Glenwood bridge debate spans a decade
GLENWOOD SPRINGS In light of the Minneapolis disaster, bridges are in the news these days.The Colorado Department of Transportation wanted to pay to replace the Grand Avenue Bridge in Glenwood Springs 10 years ago. Today, there’s still a narrow bridge with increased traffic and the only alternate route is Midland Avenue. Construction costs to replace the old bridge have not gotten cheaper.City Council at that time voted not to support CDOT’s plans.”It was not a good decision,” Ralph Trapani said. “From my perspective, it really caused CDOT to kind of step back and say, ‘Well, if the city doesn’t want this, there are a lot of other bridges that need to be replaced. … The money just disappeared, and there is no plan or fund to replace that bridge. Ten years further down the road, and we’re no closer to a bypass.”Trapani worked as a CDOT program engineer in 1997. He questions whether Midland could even handle the additional traffic if funds were available to close and rebuild the bridge.
In split votes, City Council at the time failed to pass a resolution supporting CDOT’s initiation of a planning process to replace the bridge. Instead, that council passed a resolution to begin a comprehensive traffic and route alternative study, according to City Council minutes from Oct. 2, 1997. “I think the community consensus was to not allow CDOT to replace it unless there was a commitment to do a bypass,” said Greg Jeung, a council member at the time, who voted in support of CDOT. “Otherwise the thought was if they put a lot of money into Grand Avenue, then there wouldn’t be any part from CDOT down the road about getting a Highway 82 alternative.”He said the bridge was inadequate for the amount of traffic it had at that time. The safety issue didn’t really come up back then, but he added, “I’ve thought about it sitting on the bridge at 5 o’clock, and the whole thing shakes.”Little support back thenCouncil minutes show a list of residents mostly urging council not to support CDOT moving forward at that time. Among the reasons were that a larger bridge would hurt businesses downtown and damage the character of the city.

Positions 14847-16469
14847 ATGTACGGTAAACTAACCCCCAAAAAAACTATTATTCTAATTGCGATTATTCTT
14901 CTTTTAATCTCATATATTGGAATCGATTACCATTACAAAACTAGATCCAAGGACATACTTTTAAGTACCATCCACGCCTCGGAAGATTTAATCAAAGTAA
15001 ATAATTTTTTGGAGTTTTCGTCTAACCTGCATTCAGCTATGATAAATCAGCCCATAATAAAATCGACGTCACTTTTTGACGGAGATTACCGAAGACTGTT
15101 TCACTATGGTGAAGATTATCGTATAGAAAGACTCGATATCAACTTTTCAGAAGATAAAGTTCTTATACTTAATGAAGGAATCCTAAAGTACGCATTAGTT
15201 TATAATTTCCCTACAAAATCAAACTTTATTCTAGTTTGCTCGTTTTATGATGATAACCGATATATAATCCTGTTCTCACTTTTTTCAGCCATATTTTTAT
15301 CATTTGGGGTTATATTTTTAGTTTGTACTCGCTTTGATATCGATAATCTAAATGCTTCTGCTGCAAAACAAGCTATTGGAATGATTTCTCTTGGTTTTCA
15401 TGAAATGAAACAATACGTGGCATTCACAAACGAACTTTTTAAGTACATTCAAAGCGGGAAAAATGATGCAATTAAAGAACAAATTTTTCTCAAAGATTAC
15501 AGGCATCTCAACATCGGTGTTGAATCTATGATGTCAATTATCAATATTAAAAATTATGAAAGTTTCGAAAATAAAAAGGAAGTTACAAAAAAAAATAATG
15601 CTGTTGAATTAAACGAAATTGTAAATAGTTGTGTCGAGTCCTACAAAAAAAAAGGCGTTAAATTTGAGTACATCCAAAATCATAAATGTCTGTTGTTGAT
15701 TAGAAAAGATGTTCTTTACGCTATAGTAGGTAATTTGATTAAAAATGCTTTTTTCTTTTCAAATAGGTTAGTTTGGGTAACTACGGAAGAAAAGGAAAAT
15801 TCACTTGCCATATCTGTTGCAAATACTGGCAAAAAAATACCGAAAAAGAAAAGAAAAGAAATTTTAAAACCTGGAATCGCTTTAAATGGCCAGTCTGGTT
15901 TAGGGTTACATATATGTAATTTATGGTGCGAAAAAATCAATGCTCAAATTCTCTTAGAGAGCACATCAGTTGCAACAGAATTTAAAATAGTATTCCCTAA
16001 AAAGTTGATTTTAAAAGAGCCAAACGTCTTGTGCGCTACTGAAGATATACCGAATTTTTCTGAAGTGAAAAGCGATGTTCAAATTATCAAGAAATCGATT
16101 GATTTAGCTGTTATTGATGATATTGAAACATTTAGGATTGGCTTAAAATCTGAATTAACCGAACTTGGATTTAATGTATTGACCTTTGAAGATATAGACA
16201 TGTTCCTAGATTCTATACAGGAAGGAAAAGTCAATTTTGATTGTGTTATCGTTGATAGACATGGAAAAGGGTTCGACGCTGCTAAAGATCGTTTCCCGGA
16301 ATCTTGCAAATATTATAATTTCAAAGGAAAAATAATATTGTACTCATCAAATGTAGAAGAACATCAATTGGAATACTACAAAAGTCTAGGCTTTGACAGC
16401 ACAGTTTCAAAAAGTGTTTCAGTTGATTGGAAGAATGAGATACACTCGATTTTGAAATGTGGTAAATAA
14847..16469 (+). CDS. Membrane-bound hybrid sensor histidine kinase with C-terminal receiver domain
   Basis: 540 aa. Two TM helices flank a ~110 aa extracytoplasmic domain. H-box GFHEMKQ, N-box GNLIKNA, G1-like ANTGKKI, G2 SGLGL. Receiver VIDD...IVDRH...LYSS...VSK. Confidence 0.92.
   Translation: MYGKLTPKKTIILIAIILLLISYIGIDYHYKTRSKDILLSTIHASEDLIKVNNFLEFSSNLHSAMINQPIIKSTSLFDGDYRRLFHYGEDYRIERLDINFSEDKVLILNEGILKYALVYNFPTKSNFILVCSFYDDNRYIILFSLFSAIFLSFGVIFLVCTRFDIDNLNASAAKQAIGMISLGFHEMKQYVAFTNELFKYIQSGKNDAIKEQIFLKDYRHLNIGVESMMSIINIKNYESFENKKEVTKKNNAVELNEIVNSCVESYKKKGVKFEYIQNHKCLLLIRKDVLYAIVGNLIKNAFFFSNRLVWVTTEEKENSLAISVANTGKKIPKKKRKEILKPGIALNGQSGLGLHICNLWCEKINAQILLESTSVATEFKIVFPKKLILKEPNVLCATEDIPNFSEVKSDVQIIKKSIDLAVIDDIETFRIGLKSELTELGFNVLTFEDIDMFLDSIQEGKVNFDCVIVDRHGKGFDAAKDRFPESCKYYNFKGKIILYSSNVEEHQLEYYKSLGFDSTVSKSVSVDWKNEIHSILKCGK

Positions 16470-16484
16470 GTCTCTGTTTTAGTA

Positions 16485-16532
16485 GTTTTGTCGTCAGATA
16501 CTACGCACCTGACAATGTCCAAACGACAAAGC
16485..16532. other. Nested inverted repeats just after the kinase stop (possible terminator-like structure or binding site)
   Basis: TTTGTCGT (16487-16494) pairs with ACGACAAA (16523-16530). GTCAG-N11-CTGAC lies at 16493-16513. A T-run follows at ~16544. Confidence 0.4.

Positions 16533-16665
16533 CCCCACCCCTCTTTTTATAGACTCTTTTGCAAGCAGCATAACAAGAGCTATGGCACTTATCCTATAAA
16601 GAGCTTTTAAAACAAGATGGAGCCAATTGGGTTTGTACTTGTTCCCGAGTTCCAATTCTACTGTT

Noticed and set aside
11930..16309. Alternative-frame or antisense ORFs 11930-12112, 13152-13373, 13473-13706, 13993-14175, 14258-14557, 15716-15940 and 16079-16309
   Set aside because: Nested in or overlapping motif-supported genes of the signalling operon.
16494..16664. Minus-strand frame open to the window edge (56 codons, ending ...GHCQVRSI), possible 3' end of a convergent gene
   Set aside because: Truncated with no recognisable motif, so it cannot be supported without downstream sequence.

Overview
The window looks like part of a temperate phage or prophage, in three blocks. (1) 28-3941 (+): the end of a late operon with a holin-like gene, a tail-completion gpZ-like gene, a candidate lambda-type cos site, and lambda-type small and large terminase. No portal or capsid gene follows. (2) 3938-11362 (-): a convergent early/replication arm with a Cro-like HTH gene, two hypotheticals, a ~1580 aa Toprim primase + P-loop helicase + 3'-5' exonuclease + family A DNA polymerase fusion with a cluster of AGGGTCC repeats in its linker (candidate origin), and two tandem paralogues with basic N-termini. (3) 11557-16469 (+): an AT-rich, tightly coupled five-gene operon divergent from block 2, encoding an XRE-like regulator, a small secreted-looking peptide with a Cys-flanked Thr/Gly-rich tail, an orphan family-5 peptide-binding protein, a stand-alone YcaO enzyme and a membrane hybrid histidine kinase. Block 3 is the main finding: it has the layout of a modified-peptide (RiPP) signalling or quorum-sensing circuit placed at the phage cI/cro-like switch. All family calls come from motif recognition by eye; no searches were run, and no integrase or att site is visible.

A representative of the Glenwood Springs Chamber Resort Association said the chamber decided that replacing the bridge would not solve traffic problems in the valley. Hank Bosco from the Hot Springs Lodge and Pool said he was concerned that building a new bridge could damage the hot mineral water aquifer that feeds the pool and that a bypass solution was needed. He also said the project would have a “severe and negative” impact.”What looks to you to be a lot of complaints was generated by a very carefully crafted campaign to stop the reconstruction of that bridge,” Trapani said. “It was a very difficult time for me because I feel like business interests in Glenwood Springs ended up driving that decision, not the legitimate interests of public safety and traffic.”CDOT currently rates the bridge at 47.7 on a 100-point scale and calls it functionally obsolete. The Minneapolis bridge that collapsed on Aug. 1 reportedly rated a 50. The death toll is now 11.CDOT says the rating does not mean the Glenwood bridge is unstable. It has more to do with it being too narrow for the number of cars that pass over it.Trapani said CDOT also rated the bridge functionally obsolete 1997. A pier supporting the bridge forced CDOT to build the westbound Interstate 70 off-ramp shorter than it should be and also with less taper length.
Bridge reconstruction would have eliminated the pier.Center pier worriesIn the 1997 meeting, Trapani addressed the center pier in the Colorado River. “They cannot tell what is going on with that because it is in the river. There are indications that the top of the concrete foundation is exposed to water, which means there has probably been 10 or more feet of scour to that point and they don’t know what is going on underneath that,” according to the minutes.Steve Vanderleest worked for Glenwood Springs in 1997, and the current assistant engineer for the city said the center pier needs repair. Water scours away at the foundation over time, and the pier can become unburied from whatever it is buried into, he added.He said he didn’t think the bridge would get replaced any time soon because of the cost and scope of the work it would require. Former council members who voted against CDOT’s plan to replace the bridge couldn’t immediately be reached.In 1997, council members Jeung, Lou Trapani (no relation to Ralph) and Marc Adler voted for replacing, while Bob Zanella, Sam Skramstad, Jon Tripp and Don Vanderhoof voted against the replacement.
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